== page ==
Synergism of cholecystokinin (CCK) and leptin on nutrient mediayed intake control in cattle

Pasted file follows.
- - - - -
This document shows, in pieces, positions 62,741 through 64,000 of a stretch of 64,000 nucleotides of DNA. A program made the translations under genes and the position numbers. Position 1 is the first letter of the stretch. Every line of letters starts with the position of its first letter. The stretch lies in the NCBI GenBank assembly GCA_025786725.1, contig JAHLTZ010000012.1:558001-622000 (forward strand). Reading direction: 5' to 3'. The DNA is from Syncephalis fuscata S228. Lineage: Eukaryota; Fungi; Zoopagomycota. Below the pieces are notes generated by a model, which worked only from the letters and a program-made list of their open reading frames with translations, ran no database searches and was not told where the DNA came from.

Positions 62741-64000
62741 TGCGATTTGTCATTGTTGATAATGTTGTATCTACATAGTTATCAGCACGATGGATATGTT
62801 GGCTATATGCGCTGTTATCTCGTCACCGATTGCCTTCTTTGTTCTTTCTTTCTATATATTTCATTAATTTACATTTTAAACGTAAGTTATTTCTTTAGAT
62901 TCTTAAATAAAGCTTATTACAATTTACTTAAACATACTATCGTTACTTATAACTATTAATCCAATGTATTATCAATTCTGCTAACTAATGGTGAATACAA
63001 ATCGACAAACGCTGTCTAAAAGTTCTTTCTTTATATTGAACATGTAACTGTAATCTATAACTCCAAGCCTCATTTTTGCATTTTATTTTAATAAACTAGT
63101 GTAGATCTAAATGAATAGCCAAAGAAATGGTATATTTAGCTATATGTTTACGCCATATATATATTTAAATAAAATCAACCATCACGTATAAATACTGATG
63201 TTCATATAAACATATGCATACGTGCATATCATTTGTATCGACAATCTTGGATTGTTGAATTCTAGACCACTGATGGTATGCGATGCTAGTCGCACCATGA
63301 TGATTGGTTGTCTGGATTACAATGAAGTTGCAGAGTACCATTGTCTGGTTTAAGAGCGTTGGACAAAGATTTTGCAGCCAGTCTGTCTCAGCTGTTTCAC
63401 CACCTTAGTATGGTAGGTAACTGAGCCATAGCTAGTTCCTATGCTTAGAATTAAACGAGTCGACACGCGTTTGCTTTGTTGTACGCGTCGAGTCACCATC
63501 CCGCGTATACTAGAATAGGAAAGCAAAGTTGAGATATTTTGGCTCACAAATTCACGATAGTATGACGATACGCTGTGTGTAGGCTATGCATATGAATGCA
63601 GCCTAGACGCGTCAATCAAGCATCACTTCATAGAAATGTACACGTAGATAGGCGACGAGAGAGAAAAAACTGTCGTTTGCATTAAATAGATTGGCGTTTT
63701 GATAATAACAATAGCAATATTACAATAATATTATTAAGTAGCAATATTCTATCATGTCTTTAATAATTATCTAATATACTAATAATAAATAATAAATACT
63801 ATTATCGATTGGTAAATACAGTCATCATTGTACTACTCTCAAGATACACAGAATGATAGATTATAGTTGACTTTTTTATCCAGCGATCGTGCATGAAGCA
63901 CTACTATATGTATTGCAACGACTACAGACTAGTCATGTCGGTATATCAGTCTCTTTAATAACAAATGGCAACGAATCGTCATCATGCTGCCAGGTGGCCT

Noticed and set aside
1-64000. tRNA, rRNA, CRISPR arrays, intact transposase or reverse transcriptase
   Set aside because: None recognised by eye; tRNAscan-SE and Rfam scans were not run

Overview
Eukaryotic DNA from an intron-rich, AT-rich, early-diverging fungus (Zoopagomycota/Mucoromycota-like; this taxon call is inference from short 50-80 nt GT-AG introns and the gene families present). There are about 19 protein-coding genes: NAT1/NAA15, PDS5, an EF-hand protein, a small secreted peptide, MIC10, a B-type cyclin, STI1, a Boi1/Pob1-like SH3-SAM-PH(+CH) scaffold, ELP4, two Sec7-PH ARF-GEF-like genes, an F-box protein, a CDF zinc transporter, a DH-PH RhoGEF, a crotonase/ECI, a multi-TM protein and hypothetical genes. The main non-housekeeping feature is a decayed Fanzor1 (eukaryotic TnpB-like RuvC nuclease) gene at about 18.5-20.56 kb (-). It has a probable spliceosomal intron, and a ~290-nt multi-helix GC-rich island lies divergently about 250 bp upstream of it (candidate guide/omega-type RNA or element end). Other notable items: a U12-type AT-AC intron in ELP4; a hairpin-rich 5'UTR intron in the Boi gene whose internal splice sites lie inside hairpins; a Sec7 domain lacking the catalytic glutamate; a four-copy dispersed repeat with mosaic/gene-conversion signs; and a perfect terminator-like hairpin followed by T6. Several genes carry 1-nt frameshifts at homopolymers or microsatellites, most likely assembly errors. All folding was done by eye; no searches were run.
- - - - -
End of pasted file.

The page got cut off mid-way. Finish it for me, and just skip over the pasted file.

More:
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Experiments using lactating cows and rumen cannulated steers were conducted to investigate the role of CCK and leptin in intake control of cattle fed high fat diets. Jugular blood samples and estimates of fat thickness were taken from 16 lactating dairy cows that had varied body condition scores and d in milk. Serum leptin positively correlated with backfat (r 2 0.64, P < 0.01), rumpfat (r 2 0.60, P < 0.01), and days in milk (r 2 0.48, P < 0.01). In another experiment, circulating levels of leptin were measured in 12 Holstein cows, fed anionic salts 2 wk pre-partum and fed one of three levels of supplemental fat (0, 3, or 6 % added fat using MEGALAC-R®) post-partum. Serum leptin decreased approximately 15% due to higher levels of fat in the diet. Milk production decreased (linear, P < 0.01) and dry matter intake increased (quadratic, P < 0.05) due to fat in the diet. Dry matter intake increased (linear, P < 0.01) and milk production increased (linear, P < 0.01) during the first 8 wk of lactation. Dry matter intake was correlated (r 2 0.23, P < 0.01) with serum leptin during first 8 weeks of lactation. Four growing and four mature ruminally cannulated steers were used in two simultaneously run 4X4 latin square design trials to investigate the role of CCK and leptin in intake regulation of cattle fed high fat diets. Steers were fed diets containing 0, 3, 6, or 9% supplemental fat. Rumen digesta disappearance, reticulorumen motility, and reticuloomasal orifice opening time were measured and serum glucose, leptin and insulin were assayed with or without injecting animals with a CCK receptor antagonist, devazepide. Dietary fat decreased DMI in a linear fashion (P<.05). Dietary fat had no effect on reticulorumen motility, but devazepide increased motility irrespective of dietary treatment. Dietary fat decreased reticuloomasal orifice opening time (Linear, P<.05) in growing steers and this effect was completely blocked by devazepide. In addition, dietary fat decreased disappearance of ruminal digesta in growing steers and this effect was also reversed by devazepide. Both leptin and CCK are involved in gastrointestinal function and dietary fat mediated intake regulation in ruminants.